One of the side-effects of monsoon, besides waterlogging, is the health hazards such as fungal allergies and parasitic infections the rain brings with it.
Patients, mostly children between age group of 4-10, suffering from allergies and fungal infections account for around 20% skin and dermatological ailment at the hospitals.
Taking adequate precautions are one of the best ways to avoid monsoon related ailments.
Consultant physician Dr Waseem Malik said “People must avoid getting drenched and should always carry an umbrella. Even when they are drenched, they must immediately follow preventive measures because if left untreated, it can leave permanent scars on the skin.”
In case of a skin infection, use an anti-fungal powder to avoid any further infection. Always keep your skin dry. Don’t wear wet clothes. Also, wet shoes should be changed instantly. These small precautions go a long way in having a healthy and infection-free skin,” he said.
Dr Waseem said that there has been a rise in around 20 per cent skin-related problems this monsoon compared to last year. Patients are complaining of skin rashes, itching and various other dermatological symptoms.
A dermatologist Noshen Haider said that people with diabetic diseases are more prone to skin infections. They must see a doctor when symptoms like red skin rashes appear lest they leave scars and turn untreatable later.
The most common infections during monsoon are facial folliculitis (an inflammation of the hair follicles), acne and ringworm. The cause of such infections is mostly bacterial or fungal. People are more susceptible to infections during this season due to excessive sweating, dehydration, photo-toxic effects of the sun and humidity, she said.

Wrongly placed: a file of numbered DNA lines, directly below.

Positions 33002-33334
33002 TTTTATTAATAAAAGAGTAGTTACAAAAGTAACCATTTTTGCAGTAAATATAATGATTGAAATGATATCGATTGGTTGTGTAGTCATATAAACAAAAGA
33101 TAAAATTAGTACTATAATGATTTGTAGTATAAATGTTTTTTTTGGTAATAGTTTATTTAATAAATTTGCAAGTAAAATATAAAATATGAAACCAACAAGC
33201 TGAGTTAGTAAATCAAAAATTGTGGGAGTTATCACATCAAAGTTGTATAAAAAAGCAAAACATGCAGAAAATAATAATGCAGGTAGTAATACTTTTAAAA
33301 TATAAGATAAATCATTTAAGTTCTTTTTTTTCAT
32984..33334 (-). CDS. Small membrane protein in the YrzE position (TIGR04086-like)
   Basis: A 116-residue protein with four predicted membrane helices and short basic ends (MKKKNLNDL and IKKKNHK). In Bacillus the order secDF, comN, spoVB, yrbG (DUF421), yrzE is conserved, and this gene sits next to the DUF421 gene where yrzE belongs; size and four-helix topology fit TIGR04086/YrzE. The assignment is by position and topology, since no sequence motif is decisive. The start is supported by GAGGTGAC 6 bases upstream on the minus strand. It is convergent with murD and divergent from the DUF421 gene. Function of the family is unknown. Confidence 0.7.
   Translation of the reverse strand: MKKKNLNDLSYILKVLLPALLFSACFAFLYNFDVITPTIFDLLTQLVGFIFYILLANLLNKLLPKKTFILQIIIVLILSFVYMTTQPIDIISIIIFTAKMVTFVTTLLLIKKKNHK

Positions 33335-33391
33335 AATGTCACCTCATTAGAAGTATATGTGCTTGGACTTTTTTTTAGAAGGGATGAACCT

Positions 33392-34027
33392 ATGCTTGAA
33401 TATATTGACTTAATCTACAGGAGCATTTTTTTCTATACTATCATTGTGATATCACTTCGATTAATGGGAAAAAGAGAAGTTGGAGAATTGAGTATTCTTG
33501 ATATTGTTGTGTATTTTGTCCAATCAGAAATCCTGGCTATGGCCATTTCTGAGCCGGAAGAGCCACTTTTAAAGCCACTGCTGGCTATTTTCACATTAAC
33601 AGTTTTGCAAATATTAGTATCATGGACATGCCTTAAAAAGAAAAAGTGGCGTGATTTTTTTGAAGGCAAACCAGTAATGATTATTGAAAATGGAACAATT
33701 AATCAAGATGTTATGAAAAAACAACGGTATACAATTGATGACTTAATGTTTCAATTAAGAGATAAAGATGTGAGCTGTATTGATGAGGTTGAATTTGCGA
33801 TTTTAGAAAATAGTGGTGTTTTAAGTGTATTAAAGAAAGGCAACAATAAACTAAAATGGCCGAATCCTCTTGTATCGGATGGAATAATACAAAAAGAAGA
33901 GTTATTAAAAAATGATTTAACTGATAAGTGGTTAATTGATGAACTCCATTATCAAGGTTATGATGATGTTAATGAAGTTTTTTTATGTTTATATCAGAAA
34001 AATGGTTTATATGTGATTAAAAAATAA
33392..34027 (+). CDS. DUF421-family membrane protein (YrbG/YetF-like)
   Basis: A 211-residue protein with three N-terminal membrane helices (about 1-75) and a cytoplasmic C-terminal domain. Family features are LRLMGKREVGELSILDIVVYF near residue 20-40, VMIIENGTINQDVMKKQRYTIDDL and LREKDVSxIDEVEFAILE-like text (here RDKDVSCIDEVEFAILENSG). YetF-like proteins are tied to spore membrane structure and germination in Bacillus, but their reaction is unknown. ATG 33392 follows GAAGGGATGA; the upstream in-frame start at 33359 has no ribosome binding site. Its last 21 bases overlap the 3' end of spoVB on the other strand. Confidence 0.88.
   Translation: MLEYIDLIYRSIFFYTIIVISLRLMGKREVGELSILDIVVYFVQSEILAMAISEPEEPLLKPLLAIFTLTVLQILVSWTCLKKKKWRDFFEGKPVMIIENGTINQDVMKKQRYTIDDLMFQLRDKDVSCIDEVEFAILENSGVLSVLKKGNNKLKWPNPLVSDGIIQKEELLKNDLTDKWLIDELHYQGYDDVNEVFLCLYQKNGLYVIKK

Allergies like non-bullous and bullous impetigo, fungal infections, recurrent attacks of follicultis, tinea capitis (fungal infection of hair) are commonly detected in people, especially kids during the monsoons.
An immediate bath after playing in the rain and application of an anti-bacterial soap is crucial. Besides, one must also drink filtered water to avoid dehydration, she said.
Dr Noshen advised that the ideal way to avoid such problems is to try and keep dry and avoid excess perspiration. Taking regular and more frequent baths also helps. Also, be careful of using public toilets, where due to lower hygiene one is exposed to myriad infections.
Keep the body hydrated by consuming 10-12 glasses of water and also apply plenty of moisturisers to keep your skin hydrated.